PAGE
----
Schreiber On 2-group symmetries

Recently, on hep-th, one may find articles revolving around the term “2-group symmetries” (e.g. arXiv:1802.04790, arXiv:2009.00138). These articles are concerned with differential form-expressions that are reminiscent of the curvature 2-form dA+[AA]d A + [A \wedge A] of a gauge field AA in Yang-Mills theory, but in higher degree, such as the 3-form expresssion dB+CS(A)d B + CS(A) famously involved in the Green-Schwarz mechanism in the presence of a B-field (where CS(A)CS(A) is a Chern-Simons form).

Inspection of these articles and discussion with some of their authors suggests that they use the term “2-group symmetry” informally and vaguely, with no input from a theory or even a definition.

Now, such a theory does exist, it has been developed in the last decade under slightly different but clearly similar terminology, such as higher gauge theory for Lie 2-groups or more generally Lie n-groups. A key result here, non-trivial, is that Chern-Simons terms such as in the GS-mechanism indeed appear as summands of curvature 3-forms of 2-form connections (higher gauge fields), specifically for gauge 2-group the String 2-group.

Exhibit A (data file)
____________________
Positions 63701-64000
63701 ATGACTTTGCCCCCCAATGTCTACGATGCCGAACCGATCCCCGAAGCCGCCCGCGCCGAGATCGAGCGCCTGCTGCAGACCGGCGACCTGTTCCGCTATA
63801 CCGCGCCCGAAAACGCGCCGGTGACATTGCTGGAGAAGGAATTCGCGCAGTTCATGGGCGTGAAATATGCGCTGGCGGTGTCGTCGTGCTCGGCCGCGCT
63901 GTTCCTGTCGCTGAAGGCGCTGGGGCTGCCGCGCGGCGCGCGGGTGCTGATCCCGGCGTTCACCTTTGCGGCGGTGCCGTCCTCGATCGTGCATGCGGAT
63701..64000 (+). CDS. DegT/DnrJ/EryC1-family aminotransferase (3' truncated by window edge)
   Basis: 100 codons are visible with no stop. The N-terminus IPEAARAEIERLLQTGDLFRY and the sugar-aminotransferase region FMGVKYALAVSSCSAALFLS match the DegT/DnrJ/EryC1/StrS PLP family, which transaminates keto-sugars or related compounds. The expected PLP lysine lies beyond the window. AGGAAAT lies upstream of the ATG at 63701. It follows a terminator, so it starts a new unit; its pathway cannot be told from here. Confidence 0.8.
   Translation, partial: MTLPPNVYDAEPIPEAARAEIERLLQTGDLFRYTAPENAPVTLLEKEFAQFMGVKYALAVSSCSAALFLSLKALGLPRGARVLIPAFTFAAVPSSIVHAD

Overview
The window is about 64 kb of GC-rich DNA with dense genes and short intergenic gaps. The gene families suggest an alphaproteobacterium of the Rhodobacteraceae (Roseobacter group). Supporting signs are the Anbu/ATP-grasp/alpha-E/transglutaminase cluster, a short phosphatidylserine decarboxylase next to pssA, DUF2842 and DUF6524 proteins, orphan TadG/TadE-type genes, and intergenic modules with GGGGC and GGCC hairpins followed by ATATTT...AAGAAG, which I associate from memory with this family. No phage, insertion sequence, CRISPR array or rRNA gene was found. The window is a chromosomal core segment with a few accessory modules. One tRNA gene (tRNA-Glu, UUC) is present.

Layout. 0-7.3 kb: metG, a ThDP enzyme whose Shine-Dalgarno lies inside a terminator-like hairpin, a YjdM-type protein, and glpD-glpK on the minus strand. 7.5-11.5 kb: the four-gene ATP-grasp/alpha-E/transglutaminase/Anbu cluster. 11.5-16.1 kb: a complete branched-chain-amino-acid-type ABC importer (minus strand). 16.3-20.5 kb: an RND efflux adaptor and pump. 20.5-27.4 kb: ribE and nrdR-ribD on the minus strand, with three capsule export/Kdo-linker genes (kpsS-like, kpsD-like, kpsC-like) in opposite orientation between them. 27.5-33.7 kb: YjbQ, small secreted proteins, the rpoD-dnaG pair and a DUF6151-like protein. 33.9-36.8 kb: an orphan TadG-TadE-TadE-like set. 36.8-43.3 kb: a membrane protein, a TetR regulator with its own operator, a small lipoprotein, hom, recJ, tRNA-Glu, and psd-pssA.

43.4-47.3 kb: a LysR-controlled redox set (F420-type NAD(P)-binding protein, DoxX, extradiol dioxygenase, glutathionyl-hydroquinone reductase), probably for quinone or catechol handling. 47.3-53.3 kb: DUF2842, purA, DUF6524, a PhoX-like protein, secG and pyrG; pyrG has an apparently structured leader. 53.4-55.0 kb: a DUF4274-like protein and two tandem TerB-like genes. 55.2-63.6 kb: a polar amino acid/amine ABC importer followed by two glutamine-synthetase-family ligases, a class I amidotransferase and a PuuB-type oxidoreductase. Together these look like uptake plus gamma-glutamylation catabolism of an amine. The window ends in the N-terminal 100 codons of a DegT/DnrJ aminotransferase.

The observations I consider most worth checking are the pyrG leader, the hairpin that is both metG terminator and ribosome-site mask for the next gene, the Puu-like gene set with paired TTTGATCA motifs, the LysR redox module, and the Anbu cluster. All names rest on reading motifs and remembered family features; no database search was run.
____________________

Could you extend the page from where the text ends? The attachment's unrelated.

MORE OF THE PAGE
So apparently some inkling of this result, but not it substance, did percolate into the hep-th folklore. Here are pointers to more of the substance:

The concept of 2-groups is old,

but for a time authors mostly considered geometrically discrete 2-groups: the higher analogue of discrete groups (permutation groups and their infinite cousins). There is no differential form data associated with these. (Though they do appear in infinity-Dijkgraaf-Witten theoryhigher analogues? of finite gouge theory such as Dijkgraaf-Witten theory).

The discussion of actual higher gauge theory for Lie 2-groups, with Lie 2-algebra valued differential forms originates with

….

But these articles left open the question of whether Chern-Simons forms such as in the Green-Schwarz mechanism may arise as summands in the higher curvature forms.

That this is indeed the case as found in

and then developed from there.

(…)

Last revised on September 4, 2020 at 02:55:15. See the history of this page for a list of all contributions to it.